Cooking Your Way To Internet Fame
by Elena Chen
Cooking can empower what may seem a traditional delegation to the domestic sphere into an avenue for artistic expression. In this post, all the chefs featured are incredible in their craft. What differs between them are the idiosyncrasies in personality and what cooking gives them access to. But they are all tied by femininity and their presence in new media. Whilst the internet has allowed us to accomplish much, it is this wealth of perspective that relates most here. Perhaps popularised cooking shows and chefs that take on TV presenter roles suggest a commercialisation of cooking figures that do not successfully remove female chefs from expectations of submission. But the pressure on internet famous chefs is one to diversify and specialise, to provide something idiosyncratically genuine, and thus personifying the chef as a person with character as much as a cook with artistry.
Once a “typical housewife in Korea who loves cooking, who cooked for [her] family for years and years”, Maangchi is the username Kim Kwang-sook uses for her YouTube channel. Having learned everything from home cooking, her mother, aunts, grandmothers, relatives and even the marketplace, she is a self-taught chef with no formal training. Her cooking is authentic Korean home cooking, the nourishing hearty recipes that attach to your heart as much as they do to your taste buds. Maangchi’s done it all: teacher, translator, interpreter, cashier. Throughout it, she’s followed her incessant urge to learn about food, especially when she comes across something delectable, and is constantly looking to improve recipes. Food is her passion and somehow, subconsciously, she found a way to make it her life. In Maangchi’s respect for tradition and authenticity, her passion was nurtured. Now, she’s released a cookbook, has close to 3 million subscribers on YouTube, and is no doubt one of the best chefs and teachers on authentic Korean home cooking. Maangchi cares. Her cooking tutorials are easy to follow with great visual instruction. She is a successful businesswoman who built a career out of her hobby. But beyond YouTube, she is an immigrant mother who has made her career speaking in imperfect English to a largely English speaking audience --- an example of how cooking is about the chef and her formidable character.
Buzzfeed Tasty Japan’s producer turned supervisor is a chef with great personality. Having worked as chef de partie in two restaurants before Buzzfeed, McClenny’s most recent appearances are in episodes of Buzzfeed’s Worth It series, in the newest season focusing on the Japanese specialities. In a New York Times article reporting on the success of Tasty, McClenny was quoted saying that she likes to “make pretty food” and began the viral trend of using “beauty shots” at the start of Tasty videos. Her proud assertion of aesthetic preference and lack of fear in stating the truth as she sees it make her videos that much more satisfying to watch. She has also participated in various experimental cooking videos, such as Tiny Cooking and “ChefU”. The first has participants cooking food made in (literally) bite-size proportions and the latter challenges two players to a VR cooking game. The comments to the videos that feature her are filled with support and appreciation for McClenny’s aesthetic pursuit and candid personality. The 68k followers she has on instagram stand to attest to the success of how she shares Japanese food culture and her skills as a chef in general. Once a chef de partie, McClenny is now chef, influencer, producer...who knows what awaits this chef.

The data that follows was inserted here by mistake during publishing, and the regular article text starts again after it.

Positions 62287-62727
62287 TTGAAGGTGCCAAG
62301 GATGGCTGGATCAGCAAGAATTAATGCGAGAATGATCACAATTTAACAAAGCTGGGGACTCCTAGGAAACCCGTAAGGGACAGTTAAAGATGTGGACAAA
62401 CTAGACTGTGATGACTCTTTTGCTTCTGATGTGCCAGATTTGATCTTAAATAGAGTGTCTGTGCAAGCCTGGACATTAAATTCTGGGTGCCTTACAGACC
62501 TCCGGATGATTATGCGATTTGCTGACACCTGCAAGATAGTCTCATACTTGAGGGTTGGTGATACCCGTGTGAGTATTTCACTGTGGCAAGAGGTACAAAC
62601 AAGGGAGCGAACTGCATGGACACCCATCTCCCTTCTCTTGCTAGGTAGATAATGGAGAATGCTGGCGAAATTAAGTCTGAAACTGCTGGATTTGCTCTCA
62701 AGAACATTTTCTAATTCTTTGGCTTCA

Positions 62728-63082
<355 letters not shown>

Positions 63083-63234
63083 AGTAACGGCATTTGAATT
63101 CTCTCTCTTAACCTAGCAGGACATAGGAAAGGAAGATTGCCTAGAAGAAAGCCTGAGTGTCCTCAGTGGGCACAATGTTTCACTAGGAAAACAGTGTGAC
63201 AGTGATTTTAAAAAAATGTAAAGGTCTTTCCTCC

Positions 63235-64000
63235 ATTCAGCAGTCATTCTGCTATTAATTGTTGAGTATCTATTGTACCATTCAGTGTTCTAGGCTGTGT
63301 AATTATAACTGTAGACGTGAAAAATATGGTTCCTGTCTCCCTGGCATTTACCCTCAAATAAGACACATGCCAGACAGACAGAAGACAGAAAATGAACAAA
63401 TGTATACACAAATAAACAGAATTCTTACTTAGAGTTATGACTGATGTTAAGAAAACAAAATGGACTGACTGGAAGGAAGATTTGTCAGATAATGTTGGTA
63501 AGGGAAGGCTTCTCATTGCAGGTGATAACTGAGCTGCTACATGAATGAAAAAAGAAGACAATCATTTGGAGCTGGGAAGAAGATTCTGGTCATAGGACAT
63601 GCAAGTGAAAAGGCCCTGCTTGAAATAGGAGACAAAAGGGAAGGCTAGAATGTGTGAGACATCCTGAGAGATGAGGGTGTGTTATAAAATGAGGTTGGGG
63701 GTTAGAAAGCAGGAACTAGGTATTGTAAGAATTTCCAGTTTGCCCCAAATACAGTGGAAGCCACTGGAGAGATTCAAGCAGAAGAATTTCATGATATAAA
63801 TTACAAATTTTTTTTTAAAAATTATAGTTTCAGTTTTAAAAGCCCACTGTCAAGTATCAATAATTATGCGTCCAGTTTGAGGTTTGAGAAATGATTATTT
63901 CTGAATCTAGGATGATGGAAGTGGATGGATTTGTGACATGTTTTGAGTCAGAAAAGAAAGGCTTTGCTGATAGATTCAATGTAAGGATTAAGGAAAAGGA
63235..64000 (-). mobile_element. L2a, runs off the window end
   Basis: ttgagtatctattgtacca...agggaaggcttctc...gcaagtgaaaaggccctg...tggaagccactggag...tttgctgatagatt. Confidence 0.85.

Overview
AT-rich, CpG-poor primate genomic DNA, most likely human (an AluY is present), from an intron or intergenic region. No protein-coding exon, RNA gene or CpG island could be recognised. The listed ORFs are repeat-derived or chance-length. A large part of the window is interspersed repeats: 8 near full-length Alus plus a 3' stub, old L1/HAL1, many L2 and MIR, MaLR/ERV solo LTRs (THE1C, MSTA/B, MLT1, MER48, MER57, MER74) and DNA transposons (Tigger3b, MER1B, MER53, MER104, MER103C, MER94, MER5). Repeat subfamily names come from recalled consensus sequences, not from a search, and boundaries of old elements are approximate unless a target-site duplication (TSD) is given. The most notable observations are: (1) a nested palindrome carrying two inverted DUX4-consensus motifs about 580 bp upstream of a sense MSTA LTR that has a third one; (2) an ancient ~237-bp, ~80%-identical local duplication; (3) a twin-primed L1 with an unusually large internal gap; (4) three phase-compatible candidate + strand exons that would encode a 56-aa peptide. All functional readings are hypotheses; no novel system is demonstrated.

Featured in the Emmy award-winning Netflix documentary series Chef’s Table, Jeong Kwan is a Zen Buddhist nun living in Korea who cooks to in order to communicate. Her food is vegan and does not involve ingredients such as garlic, onions, scallions, chives, or leeks as their poignant flavours may be disruptive to an inner state of calm. For Kwan, everything embodies meaning. Whilst the depth of her insight and relationship with food is best appreciated through the documentary episode, I would like to place emphasis on one particular dish: the Lotus Tea. Jeff Gordinier, American food writer and critic, spoke in the episode about how the tea was deceptively similar to water but distinctively bore a floral hint. He called it the “Enlightenment Tea”. Captured on camera is the elegant opening of a crisp, faintly yellow lotus flower sitting in a bowl of clear water. The tips of Kwan’s chopsticks uncurl the petals and a flower blooms again. Because of cooking Kwan has travelled the world to spread the philosophy of Buddhism through her food. She brings an element of spirituality to food preparation and appreciation that is potent in its simplicity. The ingredients speak for themselves. Cooking becomes a form of communication and sharing which enables people to experience meditation in a palatable manner.
Femininity expresses itself in many more spaces than the domestic sphere but even so most of the world’s most acknowledged chefs are still men. What these women accomplish through their cooking is a validation for the possibility of cooking belonging to more than just the home kitchen but also to the world. It is emotionality, sensitivity, and at times dogged belief in their calling that food translates so powerfully. In the process of cooking such food, these women become creators, artists, and perhaps even pioneers.